Ever since we were a child, teachers have always taught us that Pluto is the outermost heavenly body in our solar system. Today, we no longer hold on to such a belief. Although Pluto is quite far, it’s nowhere as distant as Farout.
What’s Really Out There?
The rocky planets namely, Mercury, Venus, Earth, and Mars, are the bodies closest towards the Sun. After Mars sits the asteroid belt which is a collection of various space rocks and a number of dwarf planets. Further beyond the asteroid belt, we enter the regions of Jupiter, Saturn, Uranus, Neptune, and its small, remote neighbor, Pluto.
In 2006, The International Astronomical Union (IAU) changed the standing of Pluto to a dwarf planet since it failed to satisfy the three requirements used to define a full-sized planet. Later on, astronomers started naming other dwarf planets within our solar system covering those that settle well outside the orbit of Pluto.
Pluto not only lost its status as a planet, but also as the farthermost body in the solar system, after Eris was found. Nevertheless, Eris still doesn’t hold that title even though it takes 561.4 Earth years for the dwarf planet to orbit the Sun. Even further past Eris, near the outer edge of the Oort cloud, lies the dwarf planet Farout. It orbits at approximately a mile per second. Given this rate, 1,000 years still won’t be enough for Farout to complete a single revolution around the sun.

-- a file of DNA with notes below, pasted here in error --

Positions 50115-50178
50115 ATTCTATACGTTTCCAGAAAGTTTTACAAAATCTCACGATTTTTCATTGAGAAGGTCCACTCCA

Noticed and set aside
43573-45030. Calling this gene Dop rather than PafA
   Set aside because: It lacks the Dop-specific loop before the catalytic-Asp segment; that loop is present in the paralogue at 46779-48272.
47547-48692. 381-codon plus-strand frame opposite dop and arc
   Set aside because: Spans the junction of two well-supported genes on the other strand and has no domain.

Looking back at Pluto now, the dwarf planet no longer appears that remotely located away from the sun when Eris and Farout are put into the equation. While it’s pretty awesome that a new record holder has been discovered, what is the relevance of it all?
Just A Regular Day
With all that being said, no one was surprised when Farout was discovered just recently in November 10, 2018. NASA is currently is in the middle of exploring the most secluded places of our solar system. So although the find is exhilarating, it’s something that the guys back in NASA were already expecting beforehand.
A major exploration was spearheaded in search of heavenly bodies located at the fringe of our solar system to gain more knowledge on the gravitational effects of the sun at the furthermost regions. It is their hope that there are others similar to Farout that will soon be discovered at some point in the project.